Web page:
A rare and severe form of nodulocystic acne. Cysts and nodules form together deep under the skin, ultimately leading to scabbing and heavy scarring.
similarly uncommon condition, but with breakouts tending to stay open and weeping.
Two acne-like conditions are Pyoderma Faciale, which resemble acne and rosacea, and Gram-Negative Folliculitis, an infection caused by certain types of bacteria.
To find out if you’re likely to develop acne, look to your family history for clues. If both parents developed acne, their child will likely have the condition too.
Propionibacterium Acnes is the most abundant bacterium found on human skin. Benign before infecting pores, its overgrowth in sebum-clogged pores sets off acne inflammation.
Puberty kicks off sebum overproduction in teenage skin, paving the path to adolescent acne. Women experiencing hormone fluctuations from menstruation, menopause, or the condition polycystic ovarian syndrome may also develop acne.
Certain drugs increase androgen and corticosteroid levels, which ramps up sebum production leading to an acne or an acne-like reaction. These include lithium prescribed for bipolar disorder, bromides and iodides prescribed for cough medication, sedatives, anticonvulsants and androgenic steroids.
Heat and friction stemming from skin rubbing against tight clothing and gear may cause Acne Mechanica.
What else can affect acne?
Some lifestyle factors may disrupt the skin’s sebum balance, increase the likelihood of clogged pores and affect hormones. This includes pore-clogging makeup, unsuitable skincare, climate effects, smoking, and stress.
And while types of food have been inaccurately linked with acne, there is one category that is definitely a cause — high glycemic index foods.
Carbohydrates from starches and sugar cause rising blood sugar levels. The glycemic index ranks food on a scale of up to 100, illustrating how fast carbs are processed and absorbed into the bloodstream. When higher glycemic index foods like white bread (75) and sugary milk tea (78) are consumed, they spike sugar levels that lead to inflammation. On top of that, high GI foods increase hormones that speed up oil gland activity. This eventually causes acne to form.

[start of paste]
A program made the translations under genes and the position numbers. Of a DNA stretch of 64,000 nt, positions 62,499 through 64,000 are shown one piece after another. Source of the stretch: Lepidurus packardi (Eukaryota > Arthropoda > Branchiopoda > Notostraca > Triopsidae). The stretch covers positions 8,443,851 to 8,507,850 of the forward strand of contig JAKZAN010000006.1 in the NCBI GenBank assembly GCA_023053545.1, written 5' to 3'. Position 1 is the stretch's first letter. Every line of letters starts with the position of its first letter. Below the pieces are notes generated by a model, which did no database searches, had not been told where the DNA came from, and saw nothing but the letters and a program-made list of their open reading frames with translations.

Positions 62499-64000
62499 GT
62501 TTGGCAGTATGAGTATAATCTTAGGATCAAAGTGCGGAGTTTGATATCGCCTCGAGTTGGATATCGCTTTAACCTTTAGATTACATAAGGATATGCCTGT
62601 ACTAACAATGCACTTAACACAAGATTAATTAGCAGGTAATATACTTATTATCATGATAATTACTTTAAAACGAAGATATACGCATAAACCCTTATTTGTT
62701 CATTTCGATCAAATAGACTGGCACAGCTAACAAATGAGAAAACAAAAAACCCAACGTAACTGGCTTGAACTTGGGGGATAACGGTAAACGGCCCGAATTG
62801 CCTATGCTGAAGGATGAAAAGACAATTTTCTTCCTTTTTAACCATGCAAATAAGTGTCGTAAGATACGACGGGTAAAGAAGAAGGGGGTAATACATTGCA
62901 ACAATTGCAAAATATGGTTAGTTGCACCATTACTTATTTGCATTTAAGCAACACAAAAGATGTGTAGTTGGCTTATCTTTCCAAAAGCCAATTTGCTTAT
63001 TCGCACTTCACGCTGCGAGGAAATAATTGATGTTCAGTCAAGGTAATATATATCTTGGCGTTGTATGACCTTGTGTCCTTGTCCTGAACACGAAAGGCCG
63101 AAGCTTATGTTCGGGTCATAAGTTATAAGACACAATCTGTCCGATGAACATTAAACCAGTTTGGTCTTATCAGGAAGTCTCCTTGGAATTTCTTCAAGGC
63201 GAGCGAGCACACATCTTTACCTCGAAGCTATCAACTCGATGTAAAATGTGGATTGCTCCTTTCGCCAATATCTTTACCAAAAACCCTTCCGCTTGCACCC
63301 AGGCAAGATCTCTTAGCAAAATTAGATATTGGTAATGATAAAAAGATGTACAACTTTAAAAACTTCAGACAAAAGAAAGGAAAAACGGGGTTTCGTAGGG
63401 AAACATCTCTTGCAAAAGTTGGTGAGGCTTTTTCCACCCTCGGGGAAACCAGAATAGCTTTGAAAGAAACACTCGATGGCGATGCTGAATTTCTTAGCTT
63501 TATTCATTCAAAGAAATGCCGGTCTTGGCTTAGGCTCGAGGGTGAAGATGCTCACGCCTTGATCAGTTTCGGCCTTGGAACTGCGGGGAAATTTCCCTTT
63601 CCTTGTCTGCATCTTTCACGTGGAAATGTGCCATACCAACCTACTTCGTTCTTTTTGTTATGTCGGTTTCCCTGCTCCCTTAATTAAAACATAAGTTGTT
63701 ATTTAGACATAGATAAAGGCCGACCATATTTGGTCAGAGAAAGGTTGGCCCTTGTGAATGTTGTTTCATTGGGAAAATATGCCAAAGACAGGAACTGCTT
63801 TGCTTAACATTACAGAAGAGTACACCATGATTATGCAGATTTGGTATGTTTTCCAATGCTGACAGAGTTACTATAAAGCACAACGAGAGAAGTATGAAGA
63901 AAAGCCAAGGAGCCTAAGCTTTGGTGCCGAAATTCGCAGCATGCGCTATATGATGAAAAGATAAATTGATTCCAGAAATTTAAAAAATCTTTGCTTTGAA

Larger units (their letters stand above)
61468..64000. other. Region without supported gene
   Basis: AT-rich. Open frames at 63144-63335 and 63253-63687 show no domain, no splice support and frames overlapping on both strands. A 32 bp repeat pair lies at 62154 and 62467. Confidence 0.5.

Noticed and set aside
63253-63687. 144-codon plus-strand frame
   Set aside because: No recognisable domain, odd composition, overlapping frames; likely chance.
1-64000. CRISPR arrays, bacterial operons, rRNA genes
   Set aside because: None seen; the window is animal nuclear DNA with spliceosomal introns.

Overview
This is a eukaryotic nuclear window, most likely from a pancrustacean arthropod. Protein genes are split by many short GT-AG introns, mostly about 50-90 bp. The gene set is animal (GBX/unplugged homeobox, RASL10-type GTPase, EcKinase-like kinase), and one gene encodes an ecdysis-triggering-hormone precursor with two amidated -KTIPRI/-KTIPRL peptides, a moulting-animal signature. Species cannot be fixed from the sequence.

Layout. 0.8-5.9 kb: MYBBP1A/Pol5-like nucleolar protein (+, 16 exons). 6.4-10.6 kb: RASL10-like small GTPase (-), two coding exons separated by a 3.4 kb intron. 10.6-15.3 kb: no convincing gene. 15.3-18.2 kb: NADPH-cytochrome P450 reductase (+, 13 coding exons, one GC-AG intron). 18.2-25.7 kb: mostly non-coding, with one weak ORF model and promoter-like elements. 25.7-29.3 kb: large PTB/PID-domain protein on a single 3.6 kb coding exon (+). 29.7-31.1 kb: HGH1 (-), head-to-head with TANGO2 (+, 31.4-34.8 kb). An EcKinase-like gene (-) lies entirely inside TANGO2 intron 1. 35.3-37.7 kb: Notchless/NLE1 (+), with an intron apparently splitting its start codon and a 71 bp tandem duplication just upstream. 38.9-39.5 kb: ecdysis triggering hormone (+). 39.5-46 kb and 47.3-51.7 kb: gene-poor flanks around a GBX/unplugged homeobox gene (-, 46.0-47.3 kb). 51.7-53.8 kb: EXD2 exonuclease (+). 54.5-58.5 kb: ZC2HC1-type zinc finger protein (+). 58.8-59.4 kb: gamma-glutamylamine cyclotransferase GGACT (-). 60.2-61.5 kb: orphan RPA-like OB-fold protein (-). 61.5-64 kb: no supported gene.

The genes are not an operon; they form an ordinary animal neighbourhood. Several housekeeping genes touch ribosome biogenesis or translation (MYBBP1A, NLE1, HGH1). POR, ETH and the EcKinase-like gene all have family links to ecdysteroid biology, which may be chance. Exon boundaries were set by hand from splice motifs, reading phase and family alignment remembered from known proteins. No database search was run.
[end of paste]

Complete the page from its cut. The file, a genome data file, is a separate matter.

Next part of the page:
Common at-home treatments for acne run the gamut. They range from folk remedies like masks made of honey and oatmeal, tea tree oil spot treatments and apple cider vinegar toners. More extreme – and frankly, harmful – methods include toothpaste and lemon.
Home remedies may have therapeutic qualities, but they are not a replacement to scientifically-backed, expertly formulated skin care, which remains the most effective treatment for mild-to-moderate acne.
Makeup removers and face washes remove dirt, grime and excess oil on the skin to prevent acne. Some types of cleansers also include gentle exfoliants, encouraging skin cell turnover.
2. Spot treatments
The most classic acne cure is the spot treatment. Apply directly onto the affected area to kill bacteria and draw out impurities.
3. Hydrators and exfoliants
Used together, lotions and serums that hydrate and exfoliate are effective for maintaining skin health. As exfoliants encourage dead skin cells to shed, hydrating skincare fortifies the skin’s oil and water balance, something particularly important for oily, acne prone skin.
Sun exposure doesn’t induce acne, but it does aggravate existing breakouts. When shopping for sunscreen, look out for thin, lightweight oil-free formulas which are less likely to clog pores.
What else can affect acne?
Skincare ingredient lists can seem incomprehensible. Yet even if you’re not studying for a cosmetic chemistry degree, it’s helpful to know what acne-busting actives work.
Here’s a tip: the first five listed ingredients usually constitute the bulk of the formula. And yet, a low percentage of actives doesn’t mean a product is going to be ineffective. Retinoids and salicylic acid, for example, usually make up under 5% of over the counter treatments, and yet they are some of the most reliable.
1. Benzoyl Peroxide
A classic anti-acne ingredient, benzoyl peroxide is in everything from cleansers and spot treatments to masks and serums. The bactericide penetrates pores to deliver oxygen where P. Acnes bacteria is abundant. The bacteria cannot survive in an oxygen-rich environment and ends up dying. Start use of benzoyl peroxide at low concentrations to prevent dryness, flaky skin, and redness.